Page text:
CHICAGO (WLS) -- Government data shows 4.3 million people quit their jobs in August, the highest number reported since it started tracking that number in 2000. What is driving what some staffing experts call "the great reassessment"?
One woman, who asked not to be identified, is one of Chicago's unemployed and plans to stay that way for now, despite "help wanted" signs almost everywhere.
"They will say we're not hiring, but there's a sign in the window," she said.
After losing her position at a construction company at the start of the pandemic, the woman said a $15 an hour minimum wage job won't be enough to make ends meet.
"You have rent, mortgage, storage fees, you got to eat," she said.
The 48-year-old Chicagoan is surviving off her small savings and weekly unemployment benefits, while they last.
Some small business owners classify her in the group of would-be hires who are not aggressively looking to return to the workplace.
Norman Bolden, who owns Norman's Bistro in Kenwood, said his restaurant isn't operating at regular hours because he's short staffed. He's found offering incentives attracts quality workers, not just someone looking for a paycheck, which is important in the hospitality industry.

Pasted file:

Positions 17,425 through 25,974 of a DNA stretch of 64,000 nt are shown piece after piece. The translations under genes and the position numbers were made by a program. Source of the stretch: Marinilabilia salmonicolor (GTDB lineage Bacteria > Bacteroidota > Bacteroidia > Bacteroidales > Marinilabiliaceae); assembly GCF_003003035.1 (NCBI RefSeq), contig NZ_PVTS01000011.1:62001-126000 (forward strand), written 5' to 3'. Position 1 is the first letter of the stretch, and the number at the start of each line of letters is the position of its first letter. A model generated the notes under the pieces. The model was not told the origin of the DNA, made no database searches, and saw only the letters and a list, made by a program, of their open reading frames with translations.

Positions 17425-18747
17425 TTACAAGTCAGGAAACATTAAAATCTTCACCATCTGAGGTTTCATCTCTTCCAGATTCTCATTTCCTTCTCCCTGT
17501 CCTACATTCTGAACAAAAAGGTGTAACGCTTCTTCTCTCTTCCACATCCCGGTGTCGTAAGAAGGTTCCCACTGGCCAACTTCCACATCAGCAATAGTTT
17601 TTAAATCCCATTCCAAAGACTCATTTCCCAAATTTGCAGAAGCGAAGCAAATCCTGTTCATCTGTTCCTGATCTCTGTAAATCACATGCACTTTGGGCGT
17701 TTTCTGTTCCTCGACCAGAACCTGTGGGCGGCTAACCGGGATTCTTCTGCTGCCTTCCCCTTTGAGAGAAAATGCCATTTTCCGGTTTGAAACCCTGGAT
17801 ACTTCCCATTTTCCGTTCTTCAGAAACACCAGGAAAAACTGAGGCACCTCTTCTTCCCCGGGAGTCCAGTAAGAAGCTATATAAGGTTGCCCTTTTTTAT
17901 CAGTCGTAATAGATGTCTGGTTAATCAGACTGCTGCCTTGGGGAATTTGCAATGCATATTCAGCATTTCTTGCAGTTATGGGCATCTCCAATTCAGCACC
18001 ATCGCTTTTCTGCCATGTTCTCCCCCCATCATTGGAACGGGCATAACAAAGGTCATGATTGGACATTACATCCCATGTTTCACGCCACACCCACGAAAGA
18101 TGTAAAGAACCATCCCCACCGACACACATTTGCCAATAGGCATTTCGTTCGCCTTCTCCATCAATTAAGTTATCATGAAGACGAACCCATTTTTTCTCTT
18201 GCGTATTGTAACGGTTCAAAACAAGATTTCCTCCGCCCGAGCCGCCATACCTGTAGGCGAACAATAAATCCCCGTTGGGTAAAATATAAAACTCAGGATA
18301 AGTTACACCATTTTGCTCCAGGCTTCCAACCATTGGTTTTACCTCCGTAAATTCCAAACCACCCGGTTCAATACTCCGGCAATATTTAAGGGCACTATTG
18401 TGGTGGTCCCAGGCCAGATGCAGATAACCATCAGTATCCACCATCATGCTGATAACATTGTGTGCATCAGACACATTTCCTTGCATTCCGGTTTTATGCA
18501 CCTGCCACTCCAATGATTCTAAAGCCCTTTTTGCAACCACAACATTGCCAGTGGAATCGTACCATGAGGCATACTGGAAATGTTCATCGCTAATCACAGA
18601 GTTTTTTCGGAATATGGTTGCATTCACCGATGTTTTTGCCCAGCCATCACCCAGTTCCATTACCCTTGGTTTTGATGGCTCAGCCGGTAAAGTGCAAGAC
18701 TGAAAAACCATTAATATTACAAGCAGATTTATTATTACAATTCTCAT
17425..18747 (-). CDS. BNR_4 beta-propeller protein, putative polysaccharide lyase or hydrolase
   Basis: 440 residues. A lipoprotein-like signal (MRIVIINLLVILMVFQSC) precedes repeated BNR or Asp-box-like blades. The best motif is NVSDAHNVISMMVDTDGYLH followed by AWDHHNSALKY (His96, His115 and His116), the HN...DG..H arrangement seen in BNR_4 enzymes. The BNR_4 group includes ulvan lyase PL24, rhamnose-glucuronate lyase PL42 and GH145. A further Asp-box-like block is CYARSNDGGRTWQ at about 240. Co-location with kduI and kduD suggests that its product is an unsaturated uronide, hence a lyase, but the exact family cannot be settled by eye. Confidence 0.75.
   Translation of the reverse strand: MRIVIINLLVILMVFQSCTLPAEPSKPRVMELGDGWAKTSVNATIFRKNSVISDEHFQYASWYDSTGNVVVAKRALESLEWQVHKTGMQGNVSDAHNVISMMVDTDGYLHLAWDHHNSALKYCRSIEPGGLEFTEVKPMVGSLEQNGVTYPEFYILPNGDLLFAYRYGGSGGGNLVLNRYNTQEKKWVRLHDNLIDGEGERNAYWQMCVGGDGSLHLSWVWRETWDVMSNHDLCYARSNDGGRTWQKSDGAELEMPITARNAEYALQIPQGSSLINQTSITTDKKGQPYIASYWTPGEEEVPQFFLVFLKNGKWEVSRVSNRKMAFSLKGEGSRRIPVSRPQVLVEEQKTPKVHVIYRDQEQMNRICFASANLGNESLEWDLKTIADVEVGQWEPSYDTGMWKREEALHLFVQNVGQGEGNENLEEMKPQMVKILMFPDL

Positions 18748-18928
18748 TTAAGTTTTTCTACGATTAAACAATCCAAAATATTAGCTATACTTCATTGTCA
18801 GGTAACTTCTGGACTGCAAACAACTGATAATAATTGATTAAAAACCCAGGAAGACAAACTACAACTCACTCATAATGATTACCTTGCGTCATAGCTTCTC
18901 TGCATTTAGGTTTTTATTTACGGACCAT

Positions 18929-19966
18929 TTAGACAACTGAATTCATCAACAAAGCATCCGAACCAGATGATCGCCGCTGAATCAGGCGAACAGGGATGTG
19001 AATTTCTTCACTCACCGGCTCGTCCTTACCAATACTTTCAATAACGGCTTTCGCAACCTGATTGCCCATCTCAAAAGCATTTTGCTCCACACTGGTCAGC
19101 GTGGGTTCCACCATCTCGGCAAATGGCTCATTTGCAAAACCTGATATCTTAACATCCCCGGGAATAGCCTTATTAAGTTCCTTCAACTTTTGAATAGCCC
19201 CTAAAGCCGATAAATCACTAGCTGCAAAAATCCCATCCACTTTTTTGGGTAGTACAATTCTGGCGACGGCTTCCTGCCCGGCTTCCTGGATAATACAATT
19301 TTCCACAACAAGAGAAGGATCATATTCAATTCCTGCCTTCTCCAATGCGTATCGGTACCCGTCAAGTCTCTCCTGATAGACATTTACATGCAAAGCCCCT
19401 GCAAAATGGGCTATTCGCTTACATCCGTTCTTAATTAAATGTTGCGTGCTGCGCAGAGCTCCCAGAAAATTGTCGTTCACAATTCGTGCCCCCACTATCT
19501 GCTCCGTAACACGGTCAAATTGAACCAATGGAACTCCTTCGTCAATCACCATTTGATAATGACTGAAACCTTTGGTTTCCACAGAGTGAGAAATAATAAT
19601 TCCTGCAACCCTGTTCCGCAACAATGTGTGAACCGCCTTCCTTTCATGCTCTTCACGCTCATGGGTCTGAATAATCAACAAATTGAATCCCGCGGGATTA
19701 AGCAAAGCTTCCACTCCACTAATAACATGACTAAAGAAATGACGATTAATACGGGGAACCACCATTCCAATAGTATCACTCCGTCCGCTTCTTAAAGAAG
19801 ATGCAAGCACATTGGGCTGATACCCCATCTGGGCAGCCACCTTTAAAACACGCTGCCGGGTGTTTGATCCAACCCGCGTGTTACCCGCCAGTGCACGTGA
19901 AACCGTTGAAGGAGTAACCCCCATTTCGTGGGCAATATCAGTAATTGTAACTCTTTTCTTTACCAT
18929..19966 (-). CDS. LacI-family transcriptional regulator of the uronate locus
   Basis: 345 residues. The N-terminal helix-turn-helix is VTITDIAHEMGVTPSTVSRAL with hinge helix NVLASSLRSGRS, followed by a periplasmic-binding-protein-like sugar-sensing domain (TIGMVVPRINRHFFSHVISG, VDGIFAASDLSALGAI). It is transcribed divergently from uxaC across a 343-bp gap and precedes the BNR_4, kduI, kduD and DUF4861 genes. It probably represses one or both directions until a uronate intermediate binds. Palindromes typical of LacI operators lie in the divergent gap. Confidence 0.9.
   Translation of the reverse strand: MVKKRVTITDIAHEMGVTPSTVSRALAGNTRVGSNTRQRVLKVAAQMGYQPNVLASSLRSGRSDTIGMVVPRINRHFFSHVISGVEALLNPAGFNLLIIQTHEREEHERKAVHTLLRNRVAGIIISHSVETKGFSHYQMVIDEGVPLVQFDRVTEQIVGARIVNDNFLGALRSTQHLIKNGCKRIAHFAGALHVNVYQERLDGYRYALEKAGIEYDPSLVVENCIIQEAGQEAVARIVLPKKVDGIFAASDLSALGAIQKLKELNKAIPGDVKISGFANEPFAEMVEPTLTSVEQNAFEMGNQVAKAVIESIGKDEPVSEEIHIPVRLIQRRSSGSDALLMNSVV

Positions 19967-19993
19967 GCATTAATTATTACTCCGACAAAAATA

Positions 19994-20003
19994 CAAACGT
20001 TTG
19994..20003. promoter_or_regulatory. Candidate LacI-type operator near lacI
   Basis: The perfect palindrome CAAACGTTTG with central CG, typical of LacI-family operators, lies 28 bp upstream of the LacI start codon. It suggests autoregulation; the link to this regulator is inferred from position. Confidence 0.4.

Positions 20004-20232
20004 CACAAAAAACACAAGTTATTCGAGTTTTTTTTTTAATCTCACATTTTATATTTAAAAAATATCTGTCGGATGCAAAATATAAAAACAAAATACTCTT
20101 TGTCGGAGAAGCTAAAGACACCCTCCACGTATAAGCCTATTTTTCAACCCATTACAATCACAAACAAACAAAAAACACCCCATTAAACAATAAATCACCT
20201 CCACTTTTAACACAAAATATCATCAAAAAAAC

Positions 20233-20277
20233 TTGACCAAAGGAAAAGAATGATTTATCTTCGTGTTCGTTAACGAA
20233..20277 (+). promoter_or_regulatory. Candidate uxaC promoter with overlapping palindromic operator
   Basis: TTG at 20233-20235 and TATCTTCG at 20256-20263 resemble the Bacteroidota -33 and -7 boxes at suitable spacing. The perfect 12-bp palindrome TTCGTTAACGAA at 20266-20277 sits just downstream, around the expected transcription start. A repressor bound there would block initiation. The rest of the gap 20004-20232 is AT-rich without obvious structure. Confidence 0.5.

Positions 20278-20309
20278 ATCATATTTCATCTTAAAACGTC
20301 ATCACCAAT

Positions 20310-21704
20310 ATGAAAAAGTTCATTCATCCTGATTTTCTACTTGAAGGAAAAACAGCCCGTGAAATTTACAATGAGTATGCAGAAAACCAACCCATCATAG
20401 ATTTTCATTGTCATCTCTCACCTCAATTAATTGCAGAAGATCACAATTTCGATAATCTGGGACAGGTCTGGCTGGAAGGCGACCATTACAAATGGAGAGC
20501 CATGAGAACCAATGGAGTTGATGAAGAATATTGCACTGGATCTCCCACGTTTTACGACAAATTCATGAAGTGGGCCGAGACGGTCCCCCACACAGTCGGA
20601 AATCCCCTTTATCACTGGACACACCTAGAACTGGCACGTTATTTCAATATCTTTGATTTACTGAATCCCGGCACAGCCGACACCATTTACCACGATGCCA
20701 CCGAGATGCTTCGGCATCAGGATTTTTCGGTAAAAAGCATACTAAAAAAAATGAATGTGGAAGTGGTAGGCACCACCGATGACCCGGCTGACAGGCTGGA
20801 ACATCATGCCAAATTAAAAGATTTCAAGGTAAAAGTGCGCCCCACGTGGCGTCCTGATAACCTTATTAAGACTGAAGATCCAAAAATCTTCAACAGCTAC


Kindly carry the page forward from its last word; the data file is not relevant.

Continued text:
Staffing expert Joyce Johnson said the job market is changing, as both employers and employees struggle with what she calls "the great reassessment." The cost of overhead, commuting and childcare remain issues for both groups.
"There's not a lot of available who are applying," she said. "We're also seeing people want to work remotely, and at home."
The latest available data shows Illinois had a 7% unemployment rate in August, which is 1.8% higher than the national unemployment rate of 5.2% in the same period. According to the Illinois Department of Employment Security, 435,000 people were unemployed in the state.
The woman we spoke to said she feels she has few prospects, and therefore has only one choice.
"Move from Chicago, and move away for a better life," she said.